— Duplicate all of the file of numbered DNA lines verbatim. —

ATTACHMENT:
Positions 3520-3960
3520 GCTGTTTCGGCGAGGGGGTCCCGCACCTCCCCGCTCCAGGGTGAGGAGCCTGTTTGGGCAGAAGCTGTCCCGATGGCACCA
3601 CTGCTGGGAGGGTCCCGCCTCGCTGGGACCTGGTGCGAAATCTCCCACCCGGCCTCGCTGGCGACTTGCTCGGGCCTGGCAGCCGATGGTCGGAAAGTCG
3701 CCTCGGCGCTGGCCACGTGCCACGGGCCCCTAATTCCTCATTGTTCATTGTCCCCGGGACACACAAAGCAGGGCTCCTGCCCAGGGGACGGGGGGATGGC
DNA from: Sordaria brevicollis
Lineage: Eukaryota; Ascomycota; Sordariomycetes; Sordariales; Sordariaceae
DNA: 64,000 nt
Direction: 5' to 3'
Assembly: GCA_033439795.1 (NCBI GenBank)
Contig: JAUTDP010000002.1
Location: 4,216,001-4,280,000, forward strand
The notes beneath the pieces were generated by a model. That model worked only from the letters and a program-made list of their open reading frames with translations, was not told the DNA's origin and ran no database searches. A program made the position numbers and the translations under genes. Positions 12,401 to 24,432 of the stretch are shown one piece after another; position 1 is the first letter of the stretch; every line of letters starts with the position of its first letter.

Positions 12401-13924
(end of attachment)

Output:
Positions 3520-3960
3520 GCTGTTTCGGCGAGGGGGTCCCGCACCTCCCCGCTCCAGGGTGAGGAGCCTGTTTGGGCAGAAGCTGTCCCGATGGCACCA
3601 CTGCTGGGAGGGTCCCGCCTCGCTGGGACCTGGTGCGAAATCTCCCACCCGGCCTCGCTGGCGACTTGCTCGGGCCTGGCAGCCGATGGTCGGAAAGTCG
3701 CCTCGGCGCTGGCCACGTGCCACGGGCCCCTAATTCCTCATTGTTCATTGTCCCCGGGACACACAAAGCAGGGCTCCTGCCCAGGGGACGGGGGGATGGC
DNA from: Sordaria brevicollis
Lineage: Eukaryota; Ascomycota; Sordariomycetes; Sordariales; Sordariaceae
DNA: 64,000 nt
Direction: 5' to 3'
Assembly: GCA_033439795.1 (NCBI GenBank)
Contig: JAUTDP010000002.1
Location: 4,216,001-4,280,000, forward strand
The notes beneath the pieces were generated by a model. That model worked only from the letters and a program-made list of their open reading frames with translations, was not told the DNA's origin and ran no database searches. A program made the position numbers and the translations under genes. Positions 12,401 to 24,432 of the stretch are shown one piece after another; position 1 is the first letter of the stretch; every line of letters starts with the position of its first letter.

Positions 12401-13924